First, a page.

Discover more from Movie Night
Sergei Eisenstein was one of the pioneers of cinema, or more precisely: montage. Russian filmmakers were so skilled in the art of cutting disparate images together to shape a narrative that they, along with Eisenstein, eventually had to issue regular apologies to the nascent film-going public for straying from the style that would ultimately become known as Socialist Realism. From a cinema lover's perspective, Russia/ USSR was an exciting country at the forefront of artistic expression via moving images.
Strike (1925) starts with a long quote from Lenin that drips with the promising idealistic language of a country that sort of had its shit together at various points in history. (Now not being one of them.) The quote is stirring because its distillation of the disparity between workers' and owners’ rights still applies today, almost 100 years later. What’s new and exciting are the improved methods and systems by which workers’ rights are scuttled. The WGA strike currently taking place is a prime example. Here’s my prediction: five hundred years from now, when film history is six hundred and thirty-five years worth of movies (as opposed to the one hundred and thirty-five years of history we have today), Strike will be even more noted and relevant than it is now. It’s an outstanding realization of the power of the form: cinematography, camera tricks, and story are combined to galvanize the viewer. It was undoubtedly more effective in its time than anything we could watch today.
Watching a silent film might sound like the most unappealing thing in the world, but let me try and bullet out a few reasons you should try it:
Excellent conversation piece: we’re practically having one now.
Can talk during the film with minimal impact on the ability to take it in.
Unparalleled edible experience.
You might become deaf one day; good to develop a taste for silent film now.
If you don’t become deaf, the musical scores are thoughtful and engaging.
Outstanding visual creativity in most major silent works.
The cinematographic creativity on display in Strike astounds. In one shot of this film, an evil overseer of the workforce was looking at a photograph of four potential moles to hire to uncover the plans of the striking workers. The picture cuts to the overseer’s excited face, showing his glee at finding his moles. The shot then cuts to a close-up of the four men, who suddenly start happily waving at us. Via a carefully staged recreation of the photograph, including big white borders between images, a laugh-out-loud trompe-l'œil is achieved and shrugged off in a split second as the movie returns to its more critical thesis.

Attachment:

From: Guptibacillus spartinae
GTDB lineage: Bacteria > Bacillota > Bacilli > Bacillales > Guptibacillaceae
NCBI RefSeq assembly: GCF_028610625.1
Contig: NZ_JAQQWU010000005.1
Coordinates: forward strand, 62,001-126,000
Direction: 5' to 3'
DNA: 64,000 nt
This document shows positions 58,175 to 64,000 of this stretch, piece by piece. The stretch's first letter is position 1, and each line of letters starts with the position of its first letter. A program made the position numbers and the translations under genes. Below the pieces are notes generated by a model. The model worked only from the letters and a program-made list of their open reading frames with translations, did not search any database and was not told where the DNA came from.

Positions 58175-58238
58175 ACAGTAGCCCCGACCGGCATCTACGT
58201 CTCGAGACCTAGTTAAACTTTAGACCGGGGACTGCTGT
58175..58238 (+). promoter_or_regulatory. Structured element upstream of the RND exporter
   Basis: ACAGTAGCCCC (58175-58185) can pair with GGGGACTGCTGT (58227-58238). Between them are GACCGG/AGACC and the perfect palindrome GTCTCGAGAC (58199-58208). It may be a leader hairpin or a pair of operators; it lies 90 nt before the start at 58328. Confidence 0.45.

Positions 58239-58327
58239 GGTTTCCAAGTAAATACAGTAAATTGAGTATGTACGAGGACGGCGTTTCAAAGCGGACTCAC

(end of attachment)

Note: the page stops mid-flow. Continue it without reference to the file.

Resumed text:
The film is laid neatly into several acts (“The boys are restless” or “A reason to strike”) that can be mapped onto any time and any place where power has concentrated to a select few. The big picture might be easy to achieve, but the detailed managerial practices are fully fleshed out. In one scene, for example, managers at different levels within a company, when confronted with issues from workers, send the workers on a wild goose chase of bureaucracy to find a resolution. They eventually give up. In another scene, when an accident injures a worker, the manager flips the workforce's complaints back on them: “Why didn’t you raise an issue with that equipment sooner!?”
By the film’s conclusion, you’ll feel a greater appreciation for the predictable ways humans behave in capitalistic scenarios. As if the systems we built for ourselves in our cleverness can’t escape the preordained laws of nature. Every particle attracts every other particle in the universe with force proportional to the product of their masses and inversely proportional to the square of the distance between their centers, and also laborers get fucked on the regular.
Strike is the broadest and most applicable worker’s rights film in existence. (This is a good thing.) Its silent form lends it a power it couldn’t have comprehended at the time of its making. Though there is clear history being drawn on for the film, it is mostly lost on modern audiences. This only makes the film stronger. To make it any more specific in historical detail would weaken its message of solidarity among workers and invite historic punditry. It is a paragon of idealistic art that the world sorely lacks today.
Written by Sergei Eisenstein, Grigori Aleksandrov, Ilya Kravchunovsky, and Valerian Pletnev; Directed by Sergei Eisenstein
Stray Thoughts from the Editor
Workers. They make the world go round! For June, we’ll be looking at “blue-collar” movies. What makes a worker a “blue-collar worker?” Great question. Let’s ruminate on the working class over a month of great films. Regardless of perfunctory definitions, let’s also agree that pretty much everyone is underpaid. Maybe some of these movies will have thoughts on what to do about that.